Now we come to the most interesting part – how to evaluate queries using such an inverted index.
Consider a query that is trying to compute what indexed shapes contain a given shape, or more generally trying to join two tables based on this containment relationship. For example, if we had two tables with cities and parks and their corresponding geometries, one could do the following to pair each park with the city it is in.
SELECT parks.name, cities.name FROM parks JOIN cities ON ST_Contains(cities.geom, parks.geom)
We can reduce this problem to: given an actual shape g, find the indexed shapes that contain g. In the join case, g will successively take on the value of each geometry on one side of the join.
The following abstract example illustrates how this is evaluated using an index. In this example c[i] is a cell number. Consider g has the cell covering c, c, c in a quad-tree rooted at c. In the numbering here, the children of cell c[i] are numbered c[4*i+1]…c[4*i+4] (we are not using a Hilbert curve for numbering, for ease of exposition). The following depicts this covering as a tree with the leaf cells being the covering cells. Note that the paths from the leaves to the root are not the same length.
All shapes containing g must have coverings that contain c, c, and c. Assume a notation index(c), where c is a cell, that returns all the shapes that have an entry in the index for cell c. The indexed shapes that would satisfy the containment function are:
(index(c) ⋃ index(c) ⋃ index(c) ⋃ index(c) ⋃ index(c)) ⋂ (index(c61) ⋃ index(c15) ⋃ index(c3) ⋃ index(c0)) ⋂ (index(c64) ⋃ index(c15) ⋃ index(c3) ⋃ index(c0))
One can factor out common subexpressions in the above, which increases efficiency of evaluation. To perform such set expression evaluation, we have developed new distributed query processors, which we discuss in the next section.
We introduced two new distributed query processors, inverted filterer and inverted joiner, that apply to the spatial SELECT and JOIN queries. These can evaluate general set expressions derived from the expressions being evaluated. Both these operators can be distributed, for scalable evaluation. The sets are represented as ranges of cells to scan from the inverted index. These processors produce false positives because the coverings are not a precise representation of the original shape. These false positives are subsequently eliminated using a lookup join that retrieves the original shape and does a precise evaluation of the spatial expression. The use of these new processors, and the subsequent lookup join, is automatically planned by our cost-based query optimizer.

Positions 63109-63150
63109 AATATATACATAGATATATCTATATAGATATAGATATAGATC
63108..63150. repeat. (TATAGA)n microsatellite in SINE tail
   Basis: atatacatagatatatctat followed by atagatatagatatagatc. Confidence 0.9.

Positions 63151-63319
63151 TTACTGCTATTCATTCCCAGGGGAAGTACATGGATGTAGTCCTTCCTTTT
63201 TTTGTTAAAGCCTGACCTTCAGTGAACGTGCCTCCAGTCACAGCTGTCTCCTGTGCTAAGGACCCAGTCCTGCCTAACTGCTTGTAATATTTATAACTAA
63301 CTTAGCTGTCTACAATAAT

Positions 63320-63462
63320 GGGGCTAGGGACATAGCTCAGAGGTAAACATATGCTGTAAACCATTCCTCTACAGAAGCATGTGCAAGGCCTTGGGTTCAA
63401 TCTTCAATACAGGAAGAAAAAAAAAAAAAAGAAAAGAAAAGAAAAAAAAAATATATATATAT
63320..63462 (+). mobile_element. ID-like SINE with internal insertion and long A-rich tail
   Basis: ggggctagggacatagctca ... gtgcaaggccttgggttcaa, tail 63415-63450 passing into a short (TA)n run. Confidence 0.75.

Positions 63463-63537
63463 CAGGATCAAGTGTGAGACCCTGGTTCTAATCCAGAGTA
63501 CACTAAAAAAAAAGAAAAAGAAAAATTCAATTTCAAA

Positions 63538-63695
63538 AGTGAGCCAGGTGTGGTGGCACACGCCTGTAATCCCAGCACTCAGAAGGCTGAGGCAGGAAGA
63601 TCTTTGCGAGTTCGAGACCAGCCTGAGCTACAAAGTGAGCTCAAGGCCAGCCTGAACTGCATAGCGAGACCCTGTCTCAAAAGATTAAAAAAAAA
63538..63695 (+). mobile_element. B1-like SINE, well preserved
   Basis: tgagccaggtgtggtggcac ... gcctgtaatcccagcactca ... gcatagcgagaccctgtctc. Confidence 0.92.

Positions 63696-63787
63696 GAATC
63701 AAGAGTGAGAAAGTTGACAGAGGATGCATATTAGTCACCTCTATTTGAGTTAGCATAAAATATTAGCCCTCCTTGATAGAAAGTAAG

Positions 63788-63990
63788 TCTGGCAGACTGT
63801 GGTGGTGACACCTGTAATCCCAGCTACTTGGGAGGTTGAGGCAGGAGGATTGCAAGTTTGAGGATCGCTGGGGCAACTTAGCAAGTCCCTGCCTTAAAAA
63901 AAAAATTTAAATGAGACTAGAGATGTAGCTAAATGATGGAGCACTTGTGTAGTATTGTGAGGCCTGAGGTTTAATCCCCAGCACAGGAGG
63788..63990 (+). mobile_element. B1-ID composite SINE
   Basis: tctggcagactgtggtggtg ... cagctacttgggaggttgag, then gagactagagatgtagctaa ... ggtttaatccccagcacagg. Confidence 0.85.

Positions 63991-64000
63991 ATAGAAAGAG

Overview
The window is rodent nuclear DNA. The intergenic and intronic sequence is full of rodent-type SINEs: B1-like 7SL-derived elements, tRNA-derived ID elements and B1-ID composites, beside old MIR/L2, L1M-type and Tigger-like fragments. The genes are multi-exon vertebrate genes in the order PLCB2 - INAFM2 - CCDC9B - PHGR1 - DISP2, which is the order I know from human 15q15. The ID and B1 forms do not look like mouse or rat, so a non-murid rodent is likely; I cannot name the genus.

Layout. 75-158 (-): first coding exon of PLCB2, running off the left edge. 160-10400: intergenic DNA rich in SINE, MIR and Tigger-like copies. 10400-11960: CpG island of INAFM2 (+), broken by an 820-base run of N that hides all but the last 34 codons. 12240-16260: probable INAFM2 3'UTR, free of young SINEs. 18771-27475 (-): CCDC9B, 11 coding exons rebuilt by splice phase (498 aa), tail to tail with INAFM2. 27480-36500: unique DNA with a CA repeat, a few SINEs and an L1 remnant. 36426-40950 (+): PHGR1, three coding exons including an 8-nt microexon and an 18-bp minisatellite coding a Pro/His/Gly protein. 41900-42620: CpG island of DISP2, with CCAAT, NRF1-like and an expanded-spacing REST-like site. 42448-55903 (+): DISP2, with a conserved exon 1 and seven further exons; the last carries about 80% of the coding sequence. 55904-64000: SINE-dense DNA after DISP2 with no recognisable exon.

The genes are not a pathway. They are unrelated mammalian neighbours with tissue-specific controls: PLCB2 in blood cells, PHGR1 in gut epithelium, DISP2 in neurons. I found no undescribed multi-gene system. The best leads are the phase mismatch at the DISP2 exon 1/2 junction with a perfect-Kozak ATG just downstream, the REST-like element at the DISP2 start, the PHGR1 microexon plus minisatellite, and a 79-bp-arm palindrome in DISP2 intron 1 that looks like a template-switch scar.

The cost-based optimizer uses histograms over the cell-IDs to decide when to use the inverted filterer. The inverted join is currently planned using a heuristic instead of a cost-based approach.
Over 25 of the spatial functions and function variants listed here are accelerated using spatial indexes. Complex expressions which include spatial and non-spatial functions can also be accelerated using spatial indexes.
The following is the EXPLAIN output for our earlier query, which shows both the inverted join and the subsequent lookup join.
> EXPLAIN SELECT parks.name, cities.name FROM cities JOIN parks ON ST_Contains(cities.geom, parks.geom); tree | field | description ---------------------+-----------------------+-------------------------- | distribution | full lookup join | | │ | table | parks@primary │ | equality | (name) = (name) │ | equality cols are key | │ | pred | st_contains(geom, geom) └── inverted join | | │ | table | parks@geom_index └── scan | | | table | cities@primary | spans | FULL SCAN
So far we’ve considered the algorithmic aspects of spatial indexing. The real world data that a spatial database deals with can bring more challenges.
Good cell coverings are important for performance. We faced two problems with the quality of cell coverings.
First, polygons with line segments that are near collinear can confuse the covering generator to produce very wide coverings, for example a whole earth covering for the polygon of a city neighborhood. We’ve solved this with a heuristic that recognizes such poor coverings, and falls back to using the bounding box of the shape to generate the covering.
Second, for shapes that are close to a rectangle, cell coverings can be worse than a “divide the objects” index that uses bounding boxes. Our earlier example with Paris is an unusually extreme representation of this problem, where the 4 cell covering is over 5x the area of the original shape. Note that there are also many shapes where a cell covering can be better than a bounding box.
We’ve solved this by developing a scheme that gets us close to the best of both approaches. In our scheme, the inverted index stores both the cell-ID and the bounding box of the original shape. Before using a cell as part of the set expression computation, we use the bounding box to do a fast check of whether the original shape can satisfy the expression, and if not, ignore the key stored with the cell-ID. For certain workloads we’ve observed 3x reduction in false positives with this scheme.
We earlier discussed how “divide the space” requires the bounded space to be specified up front. This is not a problem for the spherical/spheroid geometry used for the GEOGRAPHY type. However, this can be a challenge for the GEOMETRY type. We’ve adopted a two-pronged approach to maximize usability and performance for our users:
When the GEOMETRY column being indexed has a known SRID that corresponds to an earth projection, we automatically infer the finite space for the index. CockroachDB understands over 6000 SRIDs, including all EPSG supported SRIDs.
When the SRID is not known, we use reasonable defaults to reduce the probability of a shape not fitting into the finite space. Finally, if this is not sufficient, the user can specify the bounds when creating the index.
We gracefully degrade indexing performance in this case. A shape that exceeds the finite space is clipped and indexed with both the cell-IDs corresponding to the part that falls in the finite space as well as a special overflow cell-ID. The specific geometry being used for the query is similarly handled – if that geometry does not exceed the finite space we do not need to query the overflow cell-ID.
We plan to continue improving spatial indexing, based on feedback from our users. Examples of areas we are working on are:
Don’t hesitate to reach out if you have any feedback on features or capabilities you’d like to see with spatial data. You can post it in the #spatial or #product-feedback channels of the CockroachDB Community Slack.